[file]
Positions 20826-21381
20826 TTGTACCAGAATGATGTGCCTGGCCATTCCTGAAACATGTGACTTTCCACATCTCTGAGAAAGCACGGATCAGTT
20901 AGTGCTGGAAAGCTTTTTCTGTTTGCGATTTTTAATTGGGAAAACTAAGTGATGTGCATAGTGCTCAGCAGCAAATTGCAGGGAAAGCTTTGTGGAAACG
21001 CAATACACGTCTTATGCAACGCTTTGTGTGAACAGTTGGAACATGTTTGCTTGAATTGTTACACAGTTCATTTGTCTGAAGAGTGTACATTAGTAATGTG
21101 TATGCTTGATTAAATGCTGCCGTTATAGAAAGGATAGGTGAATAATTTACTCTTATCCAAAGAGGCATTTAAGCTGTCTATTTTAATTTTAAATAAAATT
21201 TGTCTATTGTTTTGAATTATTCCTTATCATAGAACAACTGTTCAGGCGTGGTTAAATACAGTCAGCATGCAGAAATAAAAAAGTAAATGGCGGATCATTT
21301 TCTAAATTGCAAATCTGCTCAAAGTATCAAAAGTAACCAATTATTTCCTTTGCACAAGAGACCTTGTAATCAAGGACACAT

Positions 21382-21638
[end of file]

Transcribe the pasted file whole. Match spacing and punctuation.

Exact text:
Positions 20826-21381
20826 TTGTACCAGAATGATGTGCCTGGCCATTCCTGAAACATGTGACTTTCCACATCTCTGAGAAAGCACGGATCAGTT
20901 AGTGCTGGAAAGCTTTTTCTGTTTGCGATTTTTAATTGGGAAAACTAAGTGATGTGCATAGTGCTCAGCAGCAAATTGCAGGGAAAGCTTTGTGGAAACG
21001 CAATACACGTCTTATGCAACGCTTTGTGTGAACAGTTGGAACATGTTTGCTTGAATTGTTACACAGTTCATTTGTCTGAAGAGTGTACATTAGTAATGTG
21101 TATGCTTGATTAAATGCTGCCGTTATAGAAAGGATAGGTGAATAATTTACTCTTATCCAAAGAGGCATTTAAGCTGTCTATTTTAATTTTAAATAAAATT
21201 TGTCTATTGTTTTGAATTATTCCTTATCATAGAACAACTGTTCAGGCGTGGTTAAATACAGTCAGCATGCAGAAATAAAAAAGTAAATGGCGGATCATTT
21301 TCTAAATTGCAAATCTGCTCAAAGTATCAAAAGTAACCAATTATTTCCTTTGCACAAGAGACCTTGTAATCAAGGACACAT

Positions 21382-21638